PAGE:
Simon Says: Travel The World One Band At A Time

on Monday, February 25, 2013
Words: Simon Opie

By riding the range that is the Altrock inbox we have rounded up a herd of fantastic bands to cover here whose music fills the entire spectrum of the things we like. So here come Nadja (Canada), Good Morning Spider (Sweden), Roosevelt (Wales), Long Distance Calling (Germany) and Borland (England) for your entertainment, with a distinctinctly enjoyable international flavour across the list.

Nadja - 'Dagdrom'

Nadja are a two-piece consisting of Aidan Baker (Guitars/Vocals) and Leah Buckareff (Bass/Vocals) and on their new LP 'Dagdrom' they are joined by Mac McNeilly from Jesus Lizard on drums. He turns out to be an inspired signing. I think the key to Doom Metal is to keep the rhythm rocking and McNeilly does this superbly, whilst the two members of Nadja add layers of shifting sounds and voices that might be described as shoegaze with intent. The album is stifling and laden with heavy purpose but really well done - a dark gem.

Try: 'Dagdrom'

Roosevelt – 'Valley Of Stone'

Tales of the Welsh backwaters never sounded so good. Roosevelt were my very first Sunday tweet of the week. This 6 song EP is a quite enthralling piece of work. It’s a blend of electronic, beat-driven rock with vocals that somehow have a twang that is straight from the valleys. Now I don’t know how you get to have people pay attention to your music but if my column prompts just a few people to search this one out then it will have been worth the writing.

Try: 'Kryptonite', 'Do You Love Me Now?'

Good Morning Spider – 'A Peg In The Hole'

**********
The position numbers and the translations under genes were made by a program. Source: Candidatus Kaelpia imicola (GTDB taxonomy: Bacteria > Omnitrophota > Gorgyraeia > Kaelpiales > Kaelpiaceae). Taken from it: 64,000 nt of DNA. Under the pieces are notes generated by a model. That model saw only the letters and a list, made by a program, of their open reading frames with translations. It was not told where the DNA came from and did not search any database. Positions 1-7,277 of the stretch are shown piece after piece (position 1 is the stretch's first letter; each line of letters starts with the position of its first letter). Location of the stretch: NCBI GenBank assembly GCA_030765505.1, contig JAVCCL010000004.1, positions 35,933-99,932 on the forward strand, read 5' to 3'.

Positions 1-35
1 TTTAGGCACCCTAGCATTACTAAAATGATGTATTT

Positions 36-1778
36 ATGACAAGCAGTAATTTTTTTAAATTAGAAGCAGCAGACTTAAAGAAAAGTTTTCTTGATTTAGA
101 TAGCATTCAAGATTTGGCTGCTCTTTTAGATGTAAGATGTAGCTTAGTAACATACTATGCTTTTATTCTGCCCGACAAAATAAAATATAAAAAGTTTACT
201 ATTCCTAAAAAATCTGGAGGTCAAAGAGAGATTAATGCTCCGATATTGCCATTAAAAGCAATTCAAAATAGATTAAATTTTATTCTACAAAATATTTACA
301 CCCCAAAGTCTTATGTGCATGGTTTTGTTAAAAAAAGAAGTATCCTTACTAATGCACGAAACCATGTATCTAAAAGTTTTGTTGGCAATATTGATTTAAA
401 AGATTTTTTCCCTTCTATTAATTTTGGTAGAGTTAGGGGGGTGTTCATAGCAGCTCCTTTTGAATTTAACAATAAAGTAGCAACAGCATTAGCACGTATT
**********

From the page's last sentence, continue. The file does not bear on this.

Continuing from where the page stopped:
GMS have the undeniable honour of being just my second Sunday tweet. A project band led by Viktor Rinneby they describe themselves quite inaccurately as Indie but they play music primarily influenced by New American Folk, with a touch of the Brian Jonestown Massacre. So never far from psychedelia but distinctively well constructed, spooky songs. This EP is a taster of an LP to come, and I for one can't wait.

Try: 'Doctors And Crackers'

Long Distance Calling – 'The Flood Inside'

For a dose of Post-Metal you could do a lot worse than this album. With a blend of Opeth and Anathema – and indeed Vincent Cavanagh of Anathema contributes some vocals – this is a super-confident, beautifully played set of tunes. Guitar music of what is by now almost an old-school kind but with a vitality and commitment that informs every aspect of its execution. Apparently this is Long Distance Calling’s first album with vocals and the songs reflect their heritage with extended instrumental passages and all of them weighing in at six minutes plus.

Try: 'Ductus', 'The Man Within'

Borland – 'Thrancis'

And so by some curious symmetry we close the column with another two-piece band, this time from Manchester, England. Ian Breen and Rob Gregg have been Borland since 2007. And no I don’t know if the band is named after Limp Bizkit’s exotic guitarist, but why not? This is dark ambient music at the other end of the spectrum from Nadja’s and hence nearly touching it. Throbbing post-electronica that hypnotises and inspires comparison with Matthew Dear on ketamine, and if you find that a surreal image then it's probably apt.

Try: 'Lucifer', 'Paris', 'The Necromancer'

For your chance to feature in a future Simon Says column, email your submission at altrock(at)

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